That’s a very interesting question. Traditionally you’d get artists on board to reach more people. However, with us, it’s always been the case that the biggest artist on board is me [laughs]. I always found that a little bit difficult to deal with. And the truth is, if I make friends with a guy and I think they’re really cool, and I respect them as a musician, as a musician myself, I just want to help them. I genuinely mean this, I just love saying to a guy, ‘Hey man, let’s make something really cool.’ Like with [Chapman endorser] Rob Scallon – it was a really exciting experience.

It’s why you’ll notice that some of our artists, they don’t have a huge following. They’re not famous guys, no one else is gonna sign them up. But I will, because I recognize in them the spark that I had as a young artist, kicking ass on YouTube and taking names. And I know that they need that push and they’re going places. Mostly it’s YouTube guys because that’s the world I live in, and the people I mix with. I hang out with them, have beers with them. What you’re really looking at is my social group, who happen to be great guitar players.

What about future growth for Chapman Guitars?

Let me say this, we’re actually in no rush to grow Chapman Guitars [laughs]. We just don’t have the staff to do it. What we want is for the most natural, organic growth possible. If we were to start approaching [big] bands and retaining them, A) it would seem artificial because I’d want the artist to be genuinely interested in the Chapman brand. And B) we just couldn’t cope with the growth. I much prefer the method of finding people who you know will benefit, who will really work hard, who are dedicated musicians who love the art and are doing it for the right reasons.

[At this point we have a rather candid discussion about Brexit, leek soup and various non-guitar related things that would interest no one but us. To recap a rather convoluted serious of tangents, Rob confirms that pedals are in the planning stages for Chapman Guitars, although amplifiers may prove to be too difficult and risky, and that the company is exploring options to make Chapman-branded acoustics in Europe. Moving on…]

When you went to Korea to visit the factory that makes Chapman Guitars, were you surprised to see how much hand-work was involved in the finishing process?

I was aware of how much they needed to do. What I wasn’t aware of were the conditions you’d find in Korea. What you tend to hear is how awful it is in other countries. Some of the places where they manufacture guitars are in third-world countries. So when I went to Korea, I was just amazed. It was regular dudes like you and me with iPhones, chilling out, making guitars and enjoying it. I’m not sure if many of the staff play guitar, but really it was a lot like Japan [in terms of good working conditions].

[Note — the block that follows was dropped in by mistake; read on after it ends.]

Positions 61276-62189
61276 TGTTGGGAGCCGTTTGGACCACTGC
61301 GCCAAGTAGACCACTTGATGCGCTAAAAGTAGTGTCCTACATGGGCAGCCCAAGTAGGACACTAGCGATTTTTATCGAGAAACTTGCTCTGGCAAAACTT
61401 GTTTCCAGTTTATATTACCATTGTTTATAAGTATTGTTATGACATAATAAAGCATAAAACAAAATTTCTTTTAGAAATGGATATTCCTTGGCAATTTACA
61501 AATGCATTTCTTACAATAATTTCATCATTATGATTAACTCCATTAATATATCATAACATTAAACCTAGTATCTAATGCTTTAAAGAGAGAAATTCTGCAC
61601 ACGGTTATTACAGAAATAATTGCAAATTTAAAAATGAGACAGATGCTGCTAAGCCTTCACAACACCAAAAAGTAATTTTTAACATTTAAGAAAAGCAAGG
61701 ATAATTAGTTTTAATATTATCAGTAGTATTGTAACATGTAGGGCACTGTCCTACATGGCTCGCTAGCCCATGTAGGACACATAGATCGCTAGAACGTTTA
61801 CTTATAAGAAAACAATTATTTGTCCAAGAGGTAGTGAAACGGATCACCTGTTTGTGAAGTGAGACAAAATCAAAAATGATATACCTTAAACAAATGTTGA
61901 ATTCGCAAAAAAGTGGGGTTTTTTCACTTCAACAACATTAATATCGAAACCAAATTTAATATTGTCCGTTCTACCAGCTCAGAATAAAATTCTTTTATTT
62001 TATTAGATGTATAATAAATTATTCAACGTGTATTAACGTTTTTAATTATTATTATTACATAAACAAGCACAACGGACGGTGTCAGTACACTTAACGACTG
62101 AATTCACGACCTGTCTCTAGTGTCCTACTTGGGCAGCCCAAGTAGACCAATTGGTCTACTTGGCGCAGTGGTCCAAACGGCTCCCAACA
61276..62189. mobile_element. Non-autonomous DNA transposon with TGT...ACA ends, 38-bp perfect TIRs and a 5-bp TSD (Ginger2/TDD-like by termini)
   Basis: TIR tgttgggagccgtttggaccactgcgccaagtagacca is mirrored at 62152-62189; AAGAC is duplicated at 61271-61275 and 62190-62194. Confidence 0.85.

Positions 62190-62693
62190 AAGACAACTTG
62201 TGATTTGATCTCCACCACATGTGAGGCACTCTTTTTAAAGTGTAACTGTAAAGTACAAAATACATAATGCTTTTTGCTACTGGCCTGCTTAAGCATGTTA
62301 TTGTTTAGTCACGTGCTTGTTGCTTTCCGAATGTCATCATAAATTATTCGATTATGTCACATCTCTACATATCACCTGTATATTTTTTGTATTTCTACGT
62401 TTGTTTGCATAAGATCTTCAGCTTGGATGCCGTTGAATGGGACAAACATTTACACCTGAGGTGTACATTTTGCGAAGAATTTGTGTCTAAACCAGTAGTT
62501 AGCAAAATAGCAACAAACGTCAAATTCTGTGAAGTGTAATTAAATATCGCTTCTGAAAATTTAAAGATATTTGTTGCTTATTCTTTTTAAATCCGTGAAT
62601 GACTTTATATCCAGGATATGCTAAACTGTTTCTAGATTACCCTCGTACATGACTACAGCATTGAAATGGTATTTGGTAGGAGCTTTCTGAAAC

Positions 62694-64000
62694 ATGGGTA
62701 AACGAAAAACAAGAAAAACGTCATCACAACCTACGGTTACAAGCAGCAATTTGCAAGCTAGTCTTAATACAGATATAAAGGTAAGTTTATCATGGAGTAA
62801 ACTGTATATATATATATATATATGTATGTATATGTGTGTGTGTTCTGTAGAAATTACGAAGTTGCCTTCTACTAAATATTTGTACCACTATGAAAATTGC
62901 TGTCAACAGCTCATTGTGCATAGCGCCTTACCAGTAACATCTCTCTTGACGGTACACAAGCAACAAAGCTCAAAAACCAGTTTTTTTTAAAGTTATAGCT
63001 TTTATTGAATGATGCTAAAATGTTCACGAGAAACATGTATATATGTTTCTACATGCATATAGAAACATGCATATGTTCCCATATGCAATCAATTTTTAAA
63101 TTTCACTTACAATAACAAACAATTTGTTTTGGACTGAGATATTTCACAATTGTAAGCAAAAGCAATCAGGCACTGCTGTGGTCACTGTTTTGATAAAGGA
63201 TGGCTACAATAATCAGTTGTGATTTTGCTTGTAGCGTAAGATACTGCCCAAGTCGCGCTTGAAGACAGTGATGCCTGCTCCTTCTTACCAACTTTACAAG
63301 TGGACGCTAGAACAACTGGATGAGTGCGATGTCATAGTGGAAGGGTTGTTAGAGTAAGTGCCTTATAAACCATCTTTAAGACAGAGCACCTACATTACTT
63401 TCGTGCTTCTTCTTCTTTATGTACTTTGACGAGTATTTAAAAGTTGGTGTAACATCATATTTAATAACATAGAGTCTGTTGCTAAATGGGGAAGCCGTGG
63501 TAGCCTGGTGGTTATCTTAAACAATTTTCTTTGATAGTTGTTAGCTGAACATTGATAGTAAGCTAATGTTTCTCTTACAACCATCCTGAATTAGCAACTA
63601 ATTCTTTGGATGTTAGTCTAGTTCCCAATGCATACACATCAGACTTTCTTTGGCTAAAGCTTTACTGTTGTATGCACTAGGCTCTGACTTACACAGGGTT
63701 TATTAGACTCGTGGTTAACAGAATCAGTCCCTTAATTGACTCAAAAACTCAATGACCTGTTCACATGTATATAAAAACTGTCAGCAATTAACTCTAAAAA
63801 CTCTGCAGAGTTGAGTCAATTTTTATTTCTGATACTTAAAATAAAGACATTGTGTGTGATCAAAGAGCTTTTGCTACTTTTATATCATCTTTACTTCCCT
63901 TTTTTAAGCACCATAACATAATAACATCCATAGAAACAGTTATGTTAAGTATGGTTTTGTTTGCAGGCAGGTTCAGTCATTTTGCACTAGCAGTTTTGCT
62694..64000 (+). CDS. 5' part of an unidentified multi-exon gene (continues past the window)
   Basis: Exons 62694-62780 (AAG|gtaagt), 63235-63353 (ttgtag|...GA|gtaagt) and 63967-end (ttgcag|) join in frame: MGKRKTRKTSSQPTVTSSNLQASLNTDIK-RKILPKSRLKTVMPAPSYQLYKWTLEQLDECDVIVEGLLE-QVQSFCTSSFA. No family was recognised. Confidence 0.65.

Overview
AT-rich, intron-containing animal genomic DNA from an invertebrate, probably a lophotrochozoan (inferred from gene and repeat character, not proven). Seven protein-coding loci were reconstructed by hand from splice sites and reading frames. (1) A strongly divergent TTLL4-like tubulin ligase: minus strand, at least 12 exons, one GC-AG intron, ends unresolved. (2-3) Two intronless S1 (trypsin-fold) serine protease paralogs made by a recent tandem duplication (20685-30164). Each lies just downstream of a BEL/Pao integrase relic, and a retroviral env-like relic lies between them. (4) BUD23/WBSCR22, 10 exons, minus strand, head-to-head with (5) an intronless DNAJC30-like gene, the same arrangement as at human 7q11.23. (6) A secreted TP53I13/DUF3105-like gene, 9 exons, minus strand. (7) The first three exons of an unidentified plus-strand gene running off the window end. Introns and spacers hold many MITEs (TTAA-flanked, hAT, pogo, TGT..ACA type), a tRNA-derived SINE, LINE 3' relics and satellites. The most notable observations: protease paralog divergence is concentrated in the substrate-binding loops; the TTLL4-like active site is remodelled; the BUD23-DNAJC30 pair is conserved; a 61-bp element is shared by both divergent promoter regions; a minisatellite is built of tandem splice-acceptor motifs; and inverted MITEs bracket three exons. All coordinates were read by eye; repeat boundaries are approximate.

Rob Chapman live

Rob Chapman live

Is there a bias in the UK, like there is in the States, about country of origin when it comes to guitars?

I call it industry racism. To be honest, I used to feel that way. When I learned to play guitar, everyone said American-made guitars were the best. The more I’ve learned about manufacturing guitars, the more I realized it has less to do with the country, and more to do with the factory. And it’s less to do with the factory and more to do with the budget you give them. And it’s less to do with the budget you give them, and more to do with the information you give them. Because they’ll literally do exactly what you tell them. ‘Well, you didn’t tell us you wanted the tuner holes in a straight line.’ [laughs] If you give a factory of skilled laborers every bit of information they need, and the budget to build it, then you get great quality instruments.

Can we talk about Dorje? What’s your writing process with the band?

The way it’s kind of settled into, gradually, is that I’ll generate a riff, or Rabea [Massaad, guitar] will write a riff, and we’ll jam and get a song structure. With that in mind, Rabea will make a demo, which I’ll then cut vocals to. But often, I’ll get lyrics in the studio while we’re working.